Re: [Ieprep] Re: WG Review: Recharter of Internet Emergency Preparedness (ieprep)

Janet P Gunn <> Mon, 06 November 2006 18:10 UTC

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Subject: Re: [Ieprep] Re: WG Review: Recharter of Internet Emergency Preparedness (ieprep)
To: "Robert G. Cole" <>
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Cc:,, Kimberly King <>, Brian E Carpenter <>, Scott Bradner <>, Fred Baker <>, Sam Hartman <>, Pekka Savola <>
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It seems to me that there are two separate issues.

First, should this work be done within IETF, or would it be better done in
ITU (or ATIS, etc.)?

Second, if it is done within IETF, should it be done in IEPREP, or some
other working group?

In Sam's earlier emails, he seemed to be saying that this work belonged in
ITU.  However his latest email accepts that a large amount of the work DOES
belong in IETF.

So that leaves the question of where (within IETF)  the work should be
done.  Since most of the "pieces" are related to existing IETF protocols,
in principle, the various extensions could each be addressed in the
relevant (non IEPREP) working group.

There are two problems with this.  The FIRST is that there is a need to
coordinate and "system engineer" the different "pieces" so that they will
work together, both at the requirements level and at the deployment level .
That fits well within the original charter of IEPREP, in terms of both
Requirements documents, and BCP documents.

In the particular case of SIP RPH, IEPREP served us well  in generating the
requirements document, which were passed on to SIPPING and SIP.  Now that
RPH has become RFC4412, and as we attempt to deploy it in the field, it is
clear that there will be a need for at least one BCP addressing the best
way to USE RFC4412 to meet each set of objectives.  (It is already clear
that there will be some distinct differences in the deployment of RFC4412
in the DoD "preemption-based" namespaces, and in the "public carrier"
"non-preemption-based" namespaces.)

There will also be new requirements.  Long term plans include the expansion
from voice to other  SIP-related services such as video conferencing, as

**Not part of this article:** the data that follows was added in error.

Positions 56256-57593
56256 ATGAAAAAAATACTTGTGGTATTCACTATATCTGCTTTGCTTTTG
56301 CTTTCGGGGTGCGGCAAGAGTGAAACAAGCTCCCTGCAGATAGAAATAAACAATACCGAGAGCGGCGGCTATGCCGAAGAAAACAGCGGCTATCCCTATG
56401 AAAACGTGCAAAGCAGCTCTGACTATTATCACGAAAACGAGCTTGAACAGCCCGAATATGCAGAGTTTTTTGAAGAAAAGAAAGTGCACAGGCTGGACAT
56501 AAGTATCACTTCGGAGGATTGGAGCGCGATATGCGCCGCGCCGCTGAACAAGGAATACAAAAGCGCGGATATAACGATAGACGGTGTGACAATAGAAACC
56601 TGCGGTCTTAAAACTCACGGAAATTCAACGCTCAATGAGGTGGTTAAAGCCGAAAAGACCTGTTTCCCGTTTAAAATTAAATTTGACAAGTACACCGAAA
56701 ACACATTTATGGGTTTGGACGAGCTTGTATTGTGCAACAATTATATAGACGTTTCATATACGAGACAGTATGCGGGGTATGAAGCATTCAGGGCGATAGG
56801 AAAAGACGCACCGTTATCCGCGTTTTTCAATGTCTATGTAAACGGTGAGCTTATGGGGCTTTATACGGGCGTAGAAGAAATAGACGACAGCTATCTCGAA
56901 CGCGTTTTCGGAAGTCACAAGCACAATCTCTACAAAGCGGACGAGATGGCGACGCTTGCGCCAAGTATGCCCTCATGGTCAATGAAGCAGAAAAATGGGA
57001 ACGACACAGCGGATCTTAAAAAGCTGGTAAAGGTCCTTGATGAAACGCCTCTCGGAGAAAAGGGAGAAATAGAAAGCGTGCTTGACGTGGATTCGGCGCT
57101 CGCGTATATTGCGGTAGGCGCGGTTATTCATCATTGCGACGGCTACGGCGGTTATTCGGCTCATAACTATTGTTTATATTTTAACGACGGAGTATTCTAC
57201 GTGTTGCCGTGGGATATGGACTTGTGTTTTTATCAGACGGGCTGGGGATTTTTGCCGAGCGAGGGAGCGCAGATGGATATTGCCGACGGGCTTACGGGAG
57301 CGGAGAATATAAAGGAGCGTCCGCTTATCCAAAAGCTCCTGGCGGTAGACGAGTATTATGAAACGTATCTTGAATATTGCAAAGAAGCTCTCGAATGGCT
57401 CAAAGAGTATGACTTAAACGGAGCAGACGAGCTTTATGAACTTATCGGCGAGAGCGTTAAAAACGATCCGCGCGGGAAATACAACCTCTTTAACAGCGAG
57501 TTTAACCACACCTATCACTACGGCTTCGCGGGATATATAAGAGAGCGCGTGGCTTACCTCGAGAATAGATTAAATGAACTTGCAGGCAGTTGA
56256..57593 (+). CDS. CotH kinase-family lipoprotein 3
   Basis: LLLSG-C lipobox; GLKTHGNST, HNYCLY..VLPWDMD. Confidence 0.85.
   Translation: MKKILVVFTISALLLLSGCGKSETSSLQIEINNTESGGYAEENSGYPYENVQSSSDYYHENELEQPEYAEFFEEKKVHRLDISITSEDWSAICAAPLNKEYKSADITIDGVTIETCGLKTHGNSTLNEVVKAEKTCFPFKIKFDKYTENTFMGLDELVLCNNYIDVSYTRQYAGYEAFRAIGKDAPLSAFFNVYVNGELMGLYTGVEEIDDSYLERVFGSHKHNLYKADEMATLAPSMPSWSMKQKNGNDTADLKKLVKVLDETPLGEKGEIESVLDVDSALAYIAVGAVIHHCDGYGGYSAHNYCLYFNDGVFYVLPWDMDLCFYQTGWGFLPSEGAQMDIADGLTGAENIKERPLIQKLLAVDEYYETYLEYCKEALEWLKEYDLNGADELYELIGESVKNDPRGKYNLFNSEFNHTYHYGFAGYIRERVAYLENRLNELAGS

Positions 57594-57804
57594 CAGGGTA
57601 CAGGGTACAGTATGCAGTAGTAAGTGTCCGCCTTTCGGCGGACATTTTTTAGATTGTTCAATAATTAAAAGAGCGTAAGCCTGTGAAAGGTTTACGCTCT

well as to non-SIP services such as email, file transfer, and even web
access.  IEPREP is the right place to work through these requirements.
The IEPREP working group needs to continue (even if restricted to the
original charter) to address these points.

The SECOND problem is logistics.  Every working group in IETF has limited
human resources to do the actual work.  The ones where the IEPREP "pieces"
COULD be pursued seem to be particularly  overworked.  As a result, the
IEPREP-related IDs tend to be viewed as the "poor stepchild" and have
difficulty getting working group status.  Even when they do get working
group status, they tend to progress rather slowly, because the working
group as a whole does not consider them high priority.  IEPREP, however,
provides a context in which these "pieces" DO have the critical mass to
progress at a more reasonable rate.   Coordination with  all other relevant
working groups is, of course, essential.

There are also IEPREP related IDs (both requirements related and solution
related) that have been unable to find a "home" in any other working
groups.  The ID addressing email priority in MTA to MTA transfer is such an

It is for this reason (new work that  cannot find a home in any of the
current working groups, as well as work that is the "poor stepchild" in
current working groups) that the IEPREP charter needs to be extended to
include "mechanisms" as well as just requirements and BCPs.



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             "Robert G. Cole"                                              
   >                                                    To 
                                       Fred Baker <>